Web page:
Another effort will be the provision of necessary services using the life cycle approach. These services include family planning, ante-natal care, delivery in health facilities, newborn care, and the Garantisadong Pambata package.
Better coordination among government agencies, such as DOH, DepEd, DSWD, and DILG, would also be essential for the achievement of these MDGs.
1Executive Summary. (2010, October-December). Acta Medica Philippina, 44 (4), 9.

Actually, the Universal Health Care program has been part of the agenda under several presidential terms already although under various names. Now, under Aquino’s term, the program is called Kalusugan Pangkalahatan. There are so many aspects of the Universal Health Care program that still needs to be studied and addressed. One of the areas that we could focus on is the improvement of our primary care system. Nowadays, people go to a tertiary hospital for the simplest of emergency cases. This is the ideal scenario: initially, patients should be addressed, assessed, and diagnosed first by a primary care physician. And then if a specialist is needed, the patient will be referred to a secondary care provider called polyclinics where specialists can be found and where diagnostic tests are also performed. And then, the  more important and severe emergency cases will be directed to the hospital. This will then limit the number of people directly going to hospital.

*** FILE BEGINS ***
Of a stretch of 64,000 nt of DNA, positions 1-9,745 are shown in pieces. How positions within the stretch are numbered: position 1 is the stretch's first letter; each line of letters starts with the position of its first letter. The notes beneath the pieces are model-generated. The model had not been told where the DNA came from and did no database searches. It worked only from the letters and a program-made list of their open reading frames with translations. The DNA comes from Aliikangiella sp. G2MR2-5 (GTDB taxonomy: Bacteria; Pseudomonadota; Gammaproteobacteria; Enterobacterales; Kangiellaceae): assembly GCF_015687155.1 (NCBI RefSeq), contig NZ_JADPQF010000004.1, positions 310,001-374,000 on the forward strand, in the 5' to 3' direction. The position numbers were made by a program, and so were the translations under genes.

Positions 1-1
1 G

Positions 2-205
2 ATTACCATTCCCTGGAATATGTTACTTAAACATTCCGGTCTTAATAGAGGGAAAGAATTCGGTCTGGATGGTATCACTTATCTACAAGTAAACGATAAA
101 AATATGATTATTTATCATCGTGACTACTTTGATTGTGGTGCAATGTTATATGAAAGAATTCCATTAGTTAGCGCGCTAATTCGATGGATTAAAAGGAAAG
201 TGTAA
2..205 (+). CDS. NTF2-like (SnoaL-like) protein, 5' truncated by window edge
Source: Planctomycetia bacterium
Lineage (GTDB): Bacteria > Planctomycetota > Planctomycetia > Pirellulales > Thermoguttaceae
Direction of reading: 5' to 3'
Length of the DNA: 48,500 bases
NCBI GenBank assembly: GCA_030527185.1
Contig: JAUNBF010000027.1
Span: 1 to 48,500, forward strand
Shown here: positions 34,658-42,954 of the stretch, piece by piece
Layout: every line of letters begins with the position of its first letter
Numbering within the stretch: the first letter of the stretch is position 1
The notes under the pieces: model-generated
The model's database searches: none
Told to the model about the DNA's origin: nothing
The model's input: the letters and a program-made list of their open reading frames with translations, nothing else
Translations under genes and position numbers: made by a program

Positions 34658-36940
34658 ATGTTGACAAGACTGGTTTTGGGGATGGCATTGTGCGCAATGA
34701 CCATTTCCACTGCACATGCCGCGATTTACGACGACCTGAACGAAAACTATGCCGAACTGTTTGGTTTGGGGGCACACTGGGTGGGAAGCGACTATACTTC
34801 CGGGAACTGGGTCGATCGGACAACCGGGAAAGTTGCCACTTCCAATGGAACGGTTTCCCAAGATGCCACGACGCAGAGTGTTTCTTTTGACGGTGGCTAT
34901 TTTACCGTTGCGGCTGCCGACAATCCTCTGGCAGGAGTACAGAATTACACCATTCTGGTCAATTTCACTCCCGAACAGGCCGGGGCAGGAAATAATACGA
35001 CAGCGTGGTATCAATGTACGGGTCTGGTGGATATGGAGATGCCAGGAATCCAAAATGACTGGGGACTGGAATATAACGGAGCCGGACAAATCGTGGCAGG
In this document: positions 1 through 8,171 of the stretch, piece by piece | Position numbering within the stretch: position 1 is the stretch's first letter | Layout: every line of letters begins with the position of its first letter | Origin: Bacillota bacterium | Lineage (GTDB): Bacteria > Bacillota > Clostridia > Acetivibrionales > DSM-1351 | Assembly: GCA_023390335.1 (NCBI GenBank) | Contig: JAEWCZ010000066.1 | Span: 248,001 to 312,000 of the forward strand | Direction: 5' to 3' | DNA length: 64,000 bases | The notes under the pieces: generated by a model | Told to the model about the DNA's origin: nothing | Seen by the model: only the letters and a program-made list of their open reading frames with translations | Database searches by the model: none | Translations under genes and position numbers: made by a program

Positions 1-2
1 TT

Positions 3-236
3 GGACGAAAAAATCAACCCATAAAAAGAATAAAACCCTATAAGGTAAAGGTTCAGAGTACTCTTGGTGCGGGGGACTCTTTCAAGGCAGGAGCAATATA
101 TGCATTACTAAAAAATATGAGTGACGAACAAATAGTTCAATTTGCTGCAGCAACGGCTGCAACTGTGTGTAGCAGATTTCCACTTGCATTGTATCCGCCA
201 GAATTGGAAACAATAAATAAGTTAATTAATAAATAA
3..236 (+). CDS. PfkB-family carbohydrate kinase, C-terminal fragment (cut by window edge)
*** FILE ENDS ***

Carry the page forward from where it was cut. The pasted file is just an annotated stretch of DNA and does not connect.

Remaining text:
But then, health financing is, first and foremost, a big issue. It is good to know that President Noynoy Aquino has set aside a bigger budget for health during his term. Thus, there are means for a lot of national health programs to be pursued, developed, and implemented.
Another thing, a successful taxation system should be set up that places the burden of cost on the people who can afford to pay allows every citizen to receive free, quality health care without having to turn the entire nation upside down searching for a way to finance such a system.
Do you know that Cuba has universal health care? If Cuba can do it, why can’t we? Here’s a map of the countries that provide universal health care.
Someday, the Philippines will have a modern medical system in which every citizen is able to have quality care at no cost to themselves. Just believe and let us all help and continue our efforts to support such causes. 🙂
More pictures at Photobucket.
Other Links:
Administrative Order 2010-0036 (Aquino Health Agenda – Universal Health Care)
Department Order 2011-0188 (Kalusugan Pangkalahatan)
Reaching out to our IP Brothers (Draft Indigenous Peoples Plan for UHC)